I reserve my highest praise, however, for his chef d'oeuvre Annals of the Former World. I will visit this restaurant again. Nonfiction, Outdoors Nature, Science I don't think I'd read this one before. Five old New Yorker articles from the mid-70s. Great stuff, and really hasn't dated. No surprises there: I'm a serious John McPhee fanboy. You should be, too.

1. New York's Greenmarket, a big farmer's market, is the title article, back when farmer's markets were new. McPhee talks to the farmers/vendors, mostly, and works for a couple of them for awhile. The farmers generally liked the black people best as customers, finding them less fussy. Then the Spanish, and the wealthy whites are the least popular: fussy and rude. The farmers like getting paid much more than wholesale, and the customers like good produce at reasonable prices. Win-win, and 4 stars. 73 pp.

2. New Jersey Public Service had a serious proposal to build a large, floating nuclear power plant 3 miles offshore, in the early 70s. McPhee talked to the engineers, the biologists, and the oceanographers studying the proposal. The utility seemed to be doing a careful and methodical job , and the scientists appreciated the work. The biologists were more dubious about the project, the oceanographers more supportive. No fatal technical issues were found -- the design was tested for a simulated million-year storm (a super-hurricane) and a simultaneous shipwreck of a supertanker on the enclosing breakwater. Citizen opposition had begun, but no permits had been granted when the project was put on indefinite hold in 1978. 5 stars 44 pp.

3. McPhee meets one New York's 2 pinball wizards, tries out his favorite Bally machine, then the two wizards meet at the Circus Circus off Times Square. Short, sweet, very entertaining. I was never very good at pinball. McPhee's piece makes me want to play a game or three. 4 stars, 12 pp.

4. A canoe trip down Maine's St. John River, in Aroostook County, almost to Canada. McPhee's companions include a Saltonstall, a Cabot from Boston, and a Byrd, a descendant of the polar explorer. At the time, there was an active proposal to build Lake Dickey, a large hydropower pool, but the Maine river remains largely a wilderness waterway today. 3.5+ stars, 47 pp.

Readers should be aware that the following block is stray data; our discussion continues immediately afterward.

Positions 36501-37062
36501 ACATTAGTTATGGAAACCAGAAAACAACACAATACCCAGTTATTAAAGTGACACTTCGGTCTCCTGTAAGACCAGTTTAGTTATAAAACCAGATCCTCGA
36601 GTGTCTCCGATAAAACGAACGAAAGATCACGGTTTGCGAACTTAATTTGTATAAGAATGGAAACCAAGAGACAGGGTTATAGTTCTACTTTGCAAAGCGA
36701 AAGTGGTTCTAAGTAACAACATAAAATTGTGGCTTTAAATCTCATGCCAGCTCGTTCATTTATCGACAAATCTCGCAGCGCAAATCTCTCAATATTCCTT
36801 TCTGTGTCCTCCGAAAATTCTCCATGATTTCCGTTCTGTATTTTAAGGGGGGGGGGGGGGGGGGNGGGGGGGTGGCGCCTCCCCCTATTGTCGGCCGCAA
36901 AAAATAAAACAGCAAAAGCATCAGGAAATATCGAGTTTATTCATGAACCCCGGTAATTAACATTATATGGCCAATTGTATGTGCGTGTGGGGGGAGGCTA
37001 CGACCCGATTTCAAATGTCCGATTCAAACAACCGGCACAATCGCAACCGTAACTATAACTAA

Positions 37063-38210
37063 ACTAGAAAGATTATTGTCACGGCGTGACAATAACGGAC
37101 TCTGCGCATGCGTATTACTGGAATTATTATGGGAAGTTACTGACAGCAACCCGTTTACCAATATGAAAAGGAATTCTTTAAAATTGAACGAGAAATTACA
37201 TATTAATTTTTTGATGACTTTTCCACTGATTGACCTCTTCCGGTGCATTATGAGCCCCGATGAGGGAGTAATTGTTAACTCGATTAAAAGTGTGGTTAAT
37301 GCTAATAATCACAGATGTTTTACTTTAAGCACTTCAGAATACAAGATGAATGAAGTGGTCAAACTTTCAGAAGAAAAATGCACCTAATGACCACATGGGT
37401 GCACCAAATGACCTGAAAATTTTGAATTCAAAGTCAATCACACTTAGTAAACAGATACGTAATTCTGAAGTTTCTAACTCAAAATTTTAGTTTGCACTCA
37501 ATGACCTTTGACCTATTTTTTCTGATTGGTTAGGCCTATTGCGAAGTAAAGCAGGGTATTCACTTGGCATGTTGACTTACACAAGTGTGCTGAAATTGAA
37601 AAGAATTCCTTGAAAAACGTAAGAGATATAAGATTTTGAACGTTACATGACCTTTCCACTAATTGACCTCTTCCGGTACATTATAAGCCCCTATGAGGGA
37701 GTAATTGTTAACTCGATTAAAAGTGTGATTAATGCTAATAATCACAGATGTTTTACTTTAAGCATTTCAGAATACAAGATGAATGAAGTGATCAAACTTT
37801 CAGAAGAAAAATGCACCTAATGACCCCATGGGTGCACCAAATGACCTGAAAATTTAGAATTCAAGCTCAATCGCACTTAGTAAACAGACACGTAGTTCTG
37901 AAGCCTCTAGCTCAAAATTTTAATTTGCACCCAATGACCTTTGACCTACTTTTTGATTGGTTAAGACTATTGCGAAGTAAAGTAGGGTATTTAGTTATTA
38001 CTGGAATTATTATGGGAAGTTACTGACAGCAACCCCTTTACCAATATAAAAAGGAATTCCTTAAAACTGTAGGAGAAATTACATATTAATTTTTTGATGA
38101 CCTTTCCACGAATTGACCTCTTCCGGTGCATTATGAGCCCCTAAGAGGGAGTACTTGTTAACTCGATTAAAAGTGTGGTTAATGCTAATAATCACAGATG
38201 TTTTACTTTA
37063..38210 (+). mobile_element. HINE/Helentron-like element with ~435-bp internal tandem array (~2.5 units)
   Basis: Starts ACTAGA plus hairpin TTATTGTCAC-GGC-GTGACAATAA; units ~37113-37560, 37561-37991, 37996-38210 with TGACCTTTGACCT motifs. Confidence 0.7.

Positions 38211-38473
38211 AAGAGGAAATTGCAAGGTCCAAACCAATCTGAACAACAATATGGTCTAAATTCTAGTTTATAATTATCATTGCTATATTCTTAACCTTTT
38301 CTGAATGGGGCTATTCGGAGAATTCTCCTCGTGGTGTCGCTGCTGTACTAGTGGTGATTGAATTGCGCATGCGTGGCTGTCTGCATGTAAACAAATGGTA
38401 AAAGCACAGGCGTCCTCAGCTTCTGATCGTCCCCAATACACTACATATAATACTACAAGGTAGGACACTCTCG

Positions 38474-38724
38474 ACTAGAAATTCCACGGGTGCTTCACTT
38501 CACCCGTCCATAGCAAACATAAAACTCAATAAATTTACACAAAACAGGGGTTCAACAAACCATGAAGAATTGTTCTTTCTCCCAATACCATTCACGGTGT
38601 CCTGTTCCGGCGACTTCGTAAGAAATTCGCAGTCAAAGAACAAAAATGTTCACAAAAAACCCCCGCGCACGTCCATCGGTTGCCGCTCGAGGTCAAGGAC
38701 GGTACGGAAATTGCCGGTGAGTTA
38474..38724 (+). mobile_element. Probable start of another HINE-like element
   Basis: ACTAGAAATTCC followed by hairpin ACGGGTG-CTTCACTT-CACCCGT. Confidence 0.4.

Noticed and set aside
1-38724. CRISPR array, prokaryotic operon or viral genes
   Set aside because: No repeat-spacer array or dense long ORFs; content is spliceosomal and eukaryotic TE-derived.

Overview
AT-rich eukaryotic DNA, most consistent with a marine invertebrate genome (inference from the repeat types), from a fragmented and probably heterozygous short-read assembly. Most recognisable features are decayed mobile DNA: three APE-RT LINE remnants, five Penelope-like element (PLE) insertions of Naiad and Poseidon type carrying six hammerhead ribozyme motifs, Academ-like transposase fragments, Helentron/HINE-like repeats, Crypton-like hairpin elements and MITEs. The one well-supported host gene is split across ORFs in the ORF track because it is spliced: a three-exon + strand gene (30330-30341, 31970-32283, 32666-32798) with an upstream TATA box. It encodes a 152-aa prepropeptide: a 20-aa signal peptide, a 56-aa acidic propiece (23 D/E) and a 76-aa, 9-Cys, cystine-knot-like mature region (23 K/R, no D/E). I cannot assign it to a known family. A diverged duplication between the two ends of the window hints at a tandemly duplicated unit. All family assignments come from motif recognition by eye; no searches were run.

5. Brigade de Cuisine is a article about a chef-owner and his wife, the pastry chef, who operated a restaurant in the wilds of upstate NY, and insisted on anonymity for both themselves and their restaurant, which was about to move anyway. Otto, trained in Switzerland, grew up in Spain and worked there again later, where he met Anne, his wife. McPhee spent considerable time with them, much of it in the kitchen, listening and eating -- McPhee says that the 20 0r 30 best meals in his life were at the couple's rural restaurant. There might be more lists of ingredients and dishes here than I really needed to know, but this is also the most entertaining essay in the book. Here's Anne, who's served a Chivas to a customer, who accuses her of serving something cheaper (it was Chivas): You get out of here and you *never* come back! The woman ran for her car. 4 stars, 60 pp. Nonfiction, Outdoors Nature, Science Thinning my book shelves I got sidetracked re-reading a book I read many years ago. I still enjoyed most of it though I've grown a bit less patient with some of the detail. The title essay Giving Good Weight, about an early farmer's market in 1970's NYC is still my favorite. At the time of first reading I worked in at the Pike Place Market here so it resonated deeply with me.
My other favorite Brigade to Cuisine was still interesting though my fantasy of having such a restaurant as described has long faded. Too much work! Nonfiction, Outdoors Nature, Science

You people come into the market—the Greenmarket, in the open air under the down pouring sun—and you slit the tomatoes with your fingernails. With your thumbs, you excavate the cheese. You choose your stringbeans one at a time. You pulp the nectarines and rape the sweet corn. You are something wonderful, you are—people of the city—and we, who are almost without exception strangers here, are as absorbed with you as you seem to be with the numbers on our hanging scales. So opens the title piece in this collection of John McPhee's classic essays, grouped here with four others, including Brigade de Cuisine, a profile of an artistic and extraordinary chef; The Keel of Lake Dickey, in which a journey down the whitewater of a wild river ends in the shadow of a huge projected dam; a report on plans for the construction of nuclear power plants that would float in the ocean; and a pinball shoot-out between two prizewinning journalists. Giving Good Weight